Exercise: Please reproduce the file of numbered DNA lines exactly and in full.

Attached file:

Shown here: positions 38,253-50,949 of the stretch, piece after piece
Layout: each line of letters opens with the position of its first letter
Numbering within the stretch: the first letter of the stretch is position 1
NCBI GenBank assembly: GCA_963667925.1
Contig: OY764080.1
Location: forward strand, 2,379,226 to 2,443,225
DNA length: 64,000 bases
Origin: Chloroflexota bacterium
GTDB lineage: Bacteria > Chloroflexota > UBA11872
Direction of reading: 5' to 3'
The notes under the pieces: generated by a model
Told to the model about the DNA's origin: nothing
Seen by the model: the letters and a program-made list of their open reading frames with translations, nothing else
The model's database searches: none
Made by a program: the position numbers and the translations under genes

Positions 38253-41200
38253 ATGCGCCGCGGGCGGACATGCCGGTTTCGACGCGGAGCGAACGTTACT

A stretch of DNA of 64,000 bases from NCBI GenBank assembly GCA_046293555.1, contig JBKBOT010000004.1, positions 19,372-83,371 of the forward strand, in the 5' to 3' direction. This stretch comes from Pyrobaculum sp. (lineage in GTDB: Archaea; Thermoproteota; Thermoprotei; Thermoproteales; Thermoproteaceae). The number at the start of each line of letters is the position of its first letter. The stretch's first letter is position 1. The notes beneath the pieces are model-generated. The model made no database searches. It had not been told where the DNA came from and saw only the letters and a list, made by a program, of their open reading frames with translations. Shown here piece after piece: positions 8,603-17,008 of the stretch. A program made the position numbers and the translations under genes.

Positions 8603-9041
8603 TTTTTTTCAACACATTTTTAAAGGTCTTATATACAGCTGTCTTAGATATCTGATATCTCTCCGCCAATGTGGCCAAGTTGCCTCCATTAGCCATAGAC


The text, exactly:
Shown here: positions 38,253-50,949 of the stretch, piece after piece
Layout: each line of letters opens with the position of its first letter
Numbering within the stretch: the first letter of the stretch is position 1
NCBI GenBank assembly: GCA_963667925.1
Contig: OY764080.1
Location: forward strand, 2,379,226 to 2,443,225
DNA length: 64,000 bases
Origin: Chloroflexota bacterium
GTDB lineage: Bacteria > Chloroflexota > UBA11872
Direction of reading: 5' to 3'
The notes under the pieces: generated by a model
Told to the model about the DNA's origin: nothing
Seen by the model: the letters and a program-made list of their open reading frames with translations, nothing else
The model's database searches: none
Made by a program: the position numbers and the translations under genes

Positions 38253-41200
38253 ATGCGCCGCGGGCGGACATGCCGGTTTCGACGCGGAGCGAACGTTACT

A stretch of DNA of 64,000 bases from NCBI GenBank assembly GCA_046293555.1, contig JBKBOT010000004.1, positions 19,372-83,371 of the forward strand, in the 5' to 3' direction. This stretch comes from Pyrobaculum sp. (lineage in GTDB: Archaea; Thermoproteota; Thermoprotei; Thermoproteales; Thermoproteaceae). The number at the start of each line of letters is the position of its first letter. The stretch's first letter is position 1. The notes beneath the pieces are model-generated. The model made no database searches. It had not been told where the DNA came from and saw only the letters and a list, made by a program, of their open reading frames with translations. Shown here piece after piece: positions 8,603-17,008 of the stretch. A program made the position numbers and the translations under genes.

Positions 8603-9041
8603 TTTTTTTCAACACATTTTTAAAGGTCTTATATACAGCTGTCTTAGATATCTGATATCTCTCCGCCAATGTGGCCAAGTTGCCTCCATTAGCCATAGAC